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Regulation of Mucosal Immune Response to Systemic MenB Vaccine

The safety and scientific validity of this study is the responsibility of the study sponsor and investigators. Listing a study does not mean it has been evaluated by the U.S. Federal Government. Read our disclaimer for details. Identifier: NCT00774384
Recruitment Status : Completed
First Posted : October 17, 2008
Last Update Posted : November 15, 2016
University of Bristol
Public Health England
Novartis Vaccines
North Bristol NHS Trust
Information provided by (Responsible Party):
University Hospitals Bristol and Weston NHS Foundation Trust

Brief Summary:
Meningitis or septicaemia (blood poisoning) caused by group B meningococcal infection (MenB) is an important cause of death and disability in the UK. Prevention through vaccination therefore remains a key public health priority. Research from national "meningitis" vaccine programmes against MenC, Hib and Streptococcus pneumoniae show us that their success is in part due to their ability to protect both the vaccinated and the unvaccinated, so-called herd immunity. This protection probably occurs by reducing carriage of these meningitis bacteria in the back of the throat (mucosal immunity). How this happens is poorly understood but our research shows that naturally acquired immunity (transient contact between the immune system and the meningococcus in the back of the throat without causing disease) may impact on this process. We believe that to develop a MenB vaccine that is able to cause mucosal immunity and prevent MenB carriage, it is important to understand the interaction between natural immunity and vaccination. In this study we propose to administer MenB vaccine to adults in order to investigate this process. Our findings will provide important insights into Men B immunity, inform the design of novel vaccine strategies and allow the rational testing of new vaccines as they become available.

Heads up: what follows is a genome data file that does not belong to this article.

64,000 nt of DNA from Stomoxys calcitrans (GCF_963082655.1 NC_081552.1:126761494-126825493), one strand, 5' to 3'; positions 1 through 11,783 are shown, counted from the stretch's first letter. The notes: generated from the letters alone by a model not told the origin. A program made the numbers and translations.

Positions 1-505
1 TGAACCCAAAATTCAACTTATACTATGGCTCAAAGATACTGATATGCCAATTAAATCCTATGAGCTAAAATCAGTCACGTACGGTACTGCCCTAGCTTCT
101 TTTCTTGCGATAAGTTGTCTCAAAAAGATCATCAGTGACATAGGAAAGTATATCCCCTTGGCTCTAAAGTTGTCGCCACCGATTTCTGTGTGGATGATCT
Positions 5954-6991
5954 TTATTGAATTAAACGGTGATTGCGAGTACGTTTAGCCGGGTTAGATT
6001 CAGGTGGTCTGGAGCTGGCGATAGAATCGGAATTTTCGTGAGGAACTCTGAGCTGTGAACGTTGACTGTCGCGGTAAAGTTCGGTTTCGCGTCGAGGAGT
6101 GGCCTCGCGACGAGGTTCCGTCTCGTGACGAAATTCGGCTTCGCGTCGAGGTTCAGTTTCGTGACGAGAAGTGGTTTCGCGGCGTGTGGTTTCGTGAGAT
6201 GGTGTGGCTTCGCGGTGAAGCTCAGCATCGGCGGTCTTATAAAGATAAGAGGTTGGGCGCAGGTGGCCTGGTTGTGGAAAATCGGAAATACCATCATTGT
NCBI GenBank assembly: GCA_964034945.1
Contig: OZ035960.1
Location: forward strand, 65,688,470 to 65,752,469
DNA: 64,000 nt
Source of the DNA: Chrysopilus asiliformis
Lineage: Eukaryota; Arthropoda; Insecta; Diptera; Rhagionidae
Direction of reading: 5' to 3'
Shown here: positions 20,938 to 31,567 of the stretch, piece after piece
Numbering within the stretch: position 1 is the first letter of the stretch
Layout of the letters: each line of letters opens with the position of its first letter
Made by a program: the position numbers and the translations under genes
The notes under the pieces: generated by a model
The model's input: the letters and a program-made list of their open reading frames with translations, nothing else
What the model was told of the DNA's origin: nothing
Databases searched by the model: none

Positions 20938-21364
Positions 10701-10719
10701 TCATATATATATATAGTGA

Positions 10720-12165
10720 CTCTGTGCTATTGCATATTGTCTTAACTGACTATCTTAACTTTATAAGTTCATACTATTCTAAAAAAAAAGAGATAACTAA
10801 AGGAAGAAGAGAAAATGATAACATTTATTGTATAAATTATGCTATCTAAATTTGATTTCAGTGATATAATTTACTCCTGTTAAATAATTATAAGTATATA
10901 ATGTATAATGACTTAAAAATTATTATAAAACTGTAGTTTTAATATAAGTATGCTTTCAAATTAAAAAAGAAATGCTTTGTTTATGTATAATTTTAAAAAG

Condition or disease Intervention/treatment Phase
Meningococcal Infections Biological: NZ MenB OMV vaccine (NZ98/254) Phase 2

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Study Type : Interventional  (Clinical Trial)
Actual Enrollment : 9 participants
Allocation: Randomized
Intervention Model: Parallel Assignment
Masking: None (Open Label)
Primary Purpose: Prevention
Official Title: A Phase II, Open Label, Randomised, Single Centre Study To Evaluate The Importance Of Naturally Induced Immune Regulation On The Mucosal Immune Response To Meningococcal Serogroup B Outer Membrane Vesicle (Omv) Vaccine When Administered Intramuscularly To Adults & Adolescents
Study Start Date : September 2009
Actual Primary Completion Date : November 2011
Actual Study Completion Date : November 2011

Resource links provided by the National Library of Medicine

Arm Intervention/treatment
Active Comparator: 1
Immunisation with NZ MenB OMV vaccine (NZ98/254)
Biological: NZ MenB OMV vaccine (NZ98/254)
3 doses by intramuscular injection

No Intervention: 2
No vaccine

Primary Outcome Measures :
  1. T-cell proliferation following vaccination and its regulation. [ Time Frame: After 2 or 3 doses of vaccine ]

Secondary Outcome Measures :
  1. Serum bactericidal antibody and OMV ELISA antibody. [ Time Frame: After each does of vaccine ]
  2. Salivary antibody [ Time Frame: After each dose of vaccine ]
  3. B-cell memory [ Time Frame: After 2 or 3 doses of vaccine ]

Information from the National Library of Medicine

Choosing to participate in a study is an important personal decision. Talk with your doctor and family members or friends about deciding to join a study. To learn more about this study, you or your doctor may contact the study research staff using the contacts provided below. For general information, Learn About Clinical Studies.

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Ages Eligible for Study:   16 Years to 40 Years   (Child, Adult)
Sexes Eligible for Study:   All
Accepts Healthy Volunteers:   Yes

Inclusion Criteria:

  • written informed consent and agreement for samples to be sent overseas
  • adults and adolescents 16-40 years scheduled to undergo routine tonsillectomy